It is not all just about online experiences, mind you. Some of the “immersive” work that Fantasy 6 does requires actual fan participation, such as when the team built a “dynamic 360 virtual arena” for one of the largest companies in Canada recently that enabled visitors to have their pictures taken and receive an image on their mobile phones that looked as if they were standing at centre ice in Toronto’s Air Canada Centre. Not quite the same as lining up to the right of Auston Matthews, but still pretty cool.
“We maintain the right focus by keeping balance among these three verticals,” says Walia. “Each has synergies with the others but they all have different skills required to execute. The games division is going on its own with good partners and intellectual property, the data division is collecting data and it is a different audience that they appeal to. And then the immersive side is more corporate relationships.”
And who does Walia think would be willing to pay the big dollars for high-quality sports data? “In context, our data is all around sports odds and so those who can benefit include any entity in gaming, casinos or sports books for a start. They will value the data one way, and then a sportswear company would have its own different use.”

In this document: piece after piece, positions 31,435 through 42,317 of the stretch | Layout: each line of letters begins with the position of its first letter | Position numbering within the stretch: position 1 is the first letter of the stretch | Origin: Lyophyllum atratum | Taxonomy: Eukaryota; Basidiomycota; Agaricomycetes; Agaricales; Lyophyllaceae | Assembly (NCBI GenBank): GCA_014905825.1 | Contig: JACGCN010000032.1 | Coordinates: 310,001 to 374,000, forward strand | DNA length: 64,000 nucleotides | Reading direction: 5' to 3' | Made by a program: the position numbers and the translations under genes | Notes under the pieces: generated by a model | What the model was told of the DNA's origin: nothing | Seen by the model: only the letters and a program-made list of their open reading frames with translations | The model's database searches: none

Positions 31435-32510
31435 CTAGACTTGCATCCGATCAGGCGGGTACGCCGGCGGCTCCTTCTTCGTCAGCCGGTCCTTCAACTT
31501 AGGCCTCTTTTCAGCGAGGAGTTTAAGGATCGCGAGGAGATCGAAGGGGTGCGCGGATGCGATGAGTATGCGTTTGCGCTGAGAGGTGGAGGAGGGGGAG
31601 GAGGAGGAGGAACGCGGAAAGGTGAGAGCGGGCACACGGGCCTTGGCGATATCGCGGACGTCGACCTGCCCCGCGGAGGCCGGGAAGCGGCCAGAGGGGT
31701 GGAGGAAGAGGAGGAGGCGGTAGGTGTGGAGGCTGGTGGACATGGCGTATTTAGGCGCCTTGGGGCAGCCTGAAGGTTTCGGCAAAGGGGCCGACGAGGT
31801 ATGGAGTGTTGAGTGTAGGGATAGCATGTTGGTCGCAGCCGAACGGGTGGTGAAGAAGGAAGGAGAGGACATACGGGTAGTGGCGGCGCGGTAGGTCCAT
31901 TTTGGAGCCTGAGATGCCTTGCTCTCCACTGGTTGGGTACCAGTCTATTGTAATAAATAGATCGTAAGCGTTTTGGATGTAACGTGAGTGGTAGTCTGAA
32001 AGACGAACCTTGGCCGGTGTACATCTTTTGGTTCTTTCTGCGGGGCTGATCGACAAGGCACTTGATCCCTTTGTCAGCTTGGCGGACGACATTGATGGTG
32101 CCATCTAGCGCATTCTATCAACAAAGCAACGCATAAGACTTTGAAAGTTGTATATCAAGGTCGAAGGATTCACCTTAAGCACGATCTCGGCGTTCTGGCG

Fantasy 6 is well-funded to move forward with its plan, having received a convertible note facility in the amount of $10 million from fund Victory Square, which Walia, with partner and Fantasy 6 Chief Executive Officer Shafin Tejani, oversee.
And unlike a lot of technology companies for which revenue always seems to be a “tomorrow” concept, Walia has made sure that sustainability is part of the corporate ethos. “The convertible note is designed to show that we have the wherewithal to execute, but a lot of the ideas we pursue are intended to generate revenue and be self-sustaining. That is one of the reasons why we are able to tackle all three of our verticals at the same time. They leverage each other but drive revenue on their own and the teams sustain themselves.”
The next six to nine months will see data continue to build, the games division debut new titles in different genres, and a big push on the immersive experiences side, with the lead role in a $1.5 million fan experience project for the BC Sports Hall of Fame in Vancouver a part of the effort.
“We are putting ourselves in position to be a strong player in VR/AR and mobile games as well as sports data driven by artificial intelligence, which will be the long tail,” says Walia. “There will be huge value and opportunity around that. And we know that Virtual Reality is attracting attention and we can connect brands with this and other technologies to help them reach important objectives.”